Tuesday, August 09, 2005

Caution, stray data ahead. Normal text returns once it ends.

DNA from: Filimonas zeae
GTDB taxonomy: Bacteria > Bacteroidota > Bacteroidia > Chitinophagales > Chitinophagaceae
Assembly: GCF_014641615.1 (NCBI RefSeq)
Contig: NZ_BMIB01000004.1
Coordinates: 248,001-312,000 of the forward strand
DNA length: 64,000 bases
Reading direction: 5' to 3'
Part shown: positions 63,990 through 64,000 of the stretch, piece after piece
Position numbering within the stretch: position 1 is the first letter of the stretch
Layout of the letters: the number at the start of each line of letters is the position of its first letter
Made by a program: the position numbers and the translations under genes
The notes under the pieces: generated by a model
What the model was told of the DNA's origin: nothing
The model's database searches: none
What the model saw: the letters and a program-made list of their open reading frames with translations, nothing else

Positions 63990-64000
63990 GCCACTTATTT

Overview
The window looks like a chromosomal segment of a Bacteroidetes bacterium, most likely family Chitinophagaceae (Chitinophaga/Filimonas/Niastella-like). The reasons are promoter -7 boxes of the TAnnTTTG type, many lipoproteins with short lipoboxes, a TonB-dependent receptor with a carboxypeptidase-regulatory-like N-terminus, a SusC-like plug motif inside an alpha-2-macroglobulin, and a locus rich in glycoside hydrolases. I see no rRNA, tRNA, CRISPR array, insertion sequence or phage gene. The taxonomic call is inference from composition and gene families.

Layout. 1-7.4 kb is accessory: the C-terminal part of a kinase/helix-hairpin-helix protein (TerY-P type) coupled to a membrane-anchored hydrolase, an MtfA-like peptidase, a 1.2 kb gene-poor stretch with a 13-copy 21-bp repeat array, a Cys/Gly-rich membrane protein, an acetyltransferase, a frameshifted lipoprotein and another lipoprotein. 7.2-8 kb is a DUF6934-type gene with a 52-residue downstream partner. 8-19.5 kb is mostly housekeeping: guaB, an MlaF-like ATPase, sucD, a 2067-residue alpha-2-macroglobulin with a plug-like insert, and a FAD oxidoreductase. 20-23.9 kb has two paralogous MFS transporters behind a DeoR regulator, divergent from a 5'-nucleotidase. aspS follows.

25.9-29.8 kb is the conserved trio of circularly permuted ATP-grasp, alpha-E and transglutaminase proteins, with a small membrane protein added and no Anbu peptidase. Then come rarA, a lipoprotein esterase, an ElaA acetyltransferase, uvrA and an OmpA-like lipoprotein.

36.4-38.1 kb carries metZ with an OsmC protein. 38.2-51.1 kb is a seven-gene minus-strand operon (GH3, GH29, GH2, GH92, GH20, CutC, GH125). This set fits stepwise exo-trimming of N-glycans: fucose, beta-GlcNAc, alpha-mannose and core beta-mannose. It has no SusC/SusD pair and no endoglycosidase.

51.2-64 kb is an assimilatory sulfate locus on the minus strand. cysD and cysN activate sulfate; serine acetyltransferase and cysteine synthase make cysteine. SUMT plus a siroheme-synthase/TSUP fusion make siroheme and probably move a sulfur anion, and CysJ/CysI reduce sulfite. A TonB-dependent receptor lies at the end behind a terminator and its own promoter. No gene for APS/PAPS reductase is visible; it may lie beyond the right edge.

John H. Johnson: 1918-2005